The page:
The building industry in Australia is not keeping up with international efforts with regard to prefabrication and needs to halve on-site construction times over the next decade or risk being left behind, industry leaders say.
In a recent statement, renowned construction sector advisor David Chandler OAM said the local industry needs to reduce overall costs by up to 20 per cent and develop its off-site construction sector to compete with an increasingly global industry.
“The construction industry is transforming and traditional craft-based on-site fabrications are shifting off-site,” Chandler said, adding that off-site construction is expected to represent between 10 and 15 per cent of Australia’s overall building sector by 2023, and that Australia could miss out on more than $30 billion dollars annually and 75,000 employment positions if we miss the boat.
“Construction is becoming industrialised. Australia’s construction industry is not keeping up,” he noted.
Others agree with Chandler's assessment.
Sarah Backhouse, CEO of prefabAUS, which is holding a three-day conference on prefabrication in Melbourne this week, said overseas off-site manufacturers were already turning building into a global industry.
“If Australia doesn’t move to increase off-site capabilities now, we could lose a major slice of our construction industry off-shore,” Backhouse said, adding that prefabrication was transforming not just off-site work but on-site construction as well.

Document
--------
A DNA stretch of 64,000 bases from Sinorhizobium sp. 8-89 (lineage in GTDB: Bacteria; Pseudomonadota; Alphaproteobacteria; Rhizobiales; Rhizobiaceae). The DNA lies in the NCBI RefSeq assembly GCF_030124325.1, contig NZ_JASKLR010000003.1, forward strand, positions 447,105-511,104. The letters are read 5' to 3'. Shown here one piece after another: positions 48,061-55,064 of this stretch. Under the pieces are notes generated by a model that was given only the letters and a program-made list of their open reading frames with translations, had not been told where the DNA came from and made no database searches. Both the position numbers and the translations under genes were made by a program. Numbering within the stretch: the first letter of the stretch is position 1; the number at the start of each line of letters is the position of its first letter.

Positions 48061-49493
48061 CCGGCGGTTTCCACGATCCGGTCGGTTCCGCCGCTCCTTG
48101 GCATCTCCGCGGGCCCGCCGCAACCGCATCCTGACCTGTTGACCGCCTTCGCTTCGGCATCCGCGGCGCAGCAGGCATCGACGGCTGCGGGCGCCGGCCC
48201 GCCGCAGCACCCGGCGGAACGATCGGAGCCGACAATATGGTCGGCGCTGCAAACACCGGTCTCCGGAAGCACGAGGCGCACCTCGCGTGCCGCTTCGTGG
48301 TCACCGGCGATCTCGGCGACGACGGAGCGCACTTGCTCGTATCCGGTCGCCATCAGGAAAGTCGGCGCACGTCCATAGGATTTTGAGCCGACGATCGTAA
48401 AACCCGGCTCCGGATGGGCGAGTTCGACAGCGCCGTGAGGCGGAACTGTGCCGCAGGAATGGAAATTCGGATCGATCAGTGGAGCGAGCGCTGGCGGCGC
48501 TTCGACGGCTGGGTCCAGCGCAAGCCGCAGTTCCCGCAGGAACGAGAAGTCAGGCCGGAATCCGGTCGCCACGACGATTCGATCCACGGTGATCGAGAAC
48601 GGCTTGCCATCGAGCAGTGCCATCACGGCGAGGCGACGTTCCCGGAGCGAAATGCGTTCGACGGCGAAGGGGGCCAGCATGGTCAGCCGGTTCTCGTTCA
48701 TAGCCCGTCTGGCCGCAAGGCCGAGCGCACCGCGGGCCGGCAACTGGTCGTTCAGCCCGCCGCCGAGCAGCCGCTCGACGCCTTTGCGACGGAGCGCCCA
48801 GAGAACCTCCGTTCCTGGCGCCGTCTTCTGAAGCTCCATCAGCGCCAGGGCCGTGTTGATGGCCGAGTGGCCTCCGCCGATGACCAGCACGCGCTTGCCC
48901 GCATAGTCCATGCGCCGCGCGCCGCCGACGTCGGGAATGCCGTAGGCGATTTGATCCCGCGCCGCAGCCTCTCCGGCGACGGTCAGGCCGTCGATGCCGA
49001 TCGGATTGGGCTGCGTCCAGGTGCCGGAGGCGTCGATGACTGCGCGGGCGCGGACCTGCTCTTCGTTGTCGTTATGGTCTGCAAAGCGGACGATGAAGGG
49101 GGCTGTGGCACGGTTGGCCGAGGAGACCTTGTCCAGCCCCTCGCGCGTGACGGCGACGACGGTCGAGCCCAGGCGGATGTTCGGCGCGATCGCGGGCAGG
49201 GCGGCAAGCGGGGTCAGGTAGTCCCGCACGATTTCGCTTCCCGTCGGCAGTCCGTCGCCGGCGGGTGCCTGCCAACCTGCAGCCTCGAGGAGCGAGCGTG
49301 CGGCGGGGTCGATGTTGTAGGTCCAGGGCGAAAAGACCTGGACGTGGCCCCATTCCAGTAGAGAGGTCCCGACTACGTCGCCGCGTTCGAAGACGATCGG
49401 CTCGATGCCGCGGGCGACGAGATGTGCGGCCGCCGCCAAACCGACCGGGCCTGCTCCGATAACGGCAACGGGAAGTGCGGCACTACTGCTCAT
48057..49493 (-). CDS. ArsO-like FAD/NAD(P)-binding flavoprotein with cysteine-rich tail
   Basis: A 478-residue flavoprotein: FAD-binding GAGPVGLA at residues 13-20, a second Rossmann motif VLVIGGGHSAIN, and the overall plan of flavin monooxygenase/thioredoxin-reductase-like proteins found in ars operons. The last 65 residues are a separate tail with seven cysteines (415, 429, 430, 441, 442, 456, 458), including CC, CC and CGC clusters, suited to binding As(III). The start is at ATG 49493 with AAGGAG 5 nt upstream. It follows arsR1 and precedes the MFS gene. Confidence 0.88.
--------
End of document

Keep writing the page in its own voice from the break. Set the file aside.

Around the world, the trend toward increasing levels of prefabrication is gaining momentum.
On its latest data centre in Sweden, tech giant Facebook, for example, is hoping to cut building time in half compared with the time taken to construct traditional data centres by using modular buildings, lean design principles and streamlined processes.
Locally, the concept gained attention a couple of years ago when Lend Lease slashed months off construction schedules on its Forté project at Docklands – the world’s tallest timber building.
Mid-tier builders are also getting in on the act.
Melbourne based Hickory Group, for example, recently erected a nine-storey, 36-module apartment block in the Melbourne north suburb of Moonee Ponds in just five days, and is in discussions with potential partners overseas to export its intellectual property in this area.
Chandler says Australia needs to cut reliance on imported building materials by up to half and on-site labour costs by 30 per cent, and says the development of a healthy prefabrication industry will help bring this about.
“It is understandable that companies such as Incitec Pivot are taking their new US$850 million ammonia plant off-shore (because of high building costs locally),” he wrote in a recent editorial. “The current cost of construction in Australia is unsustainable.”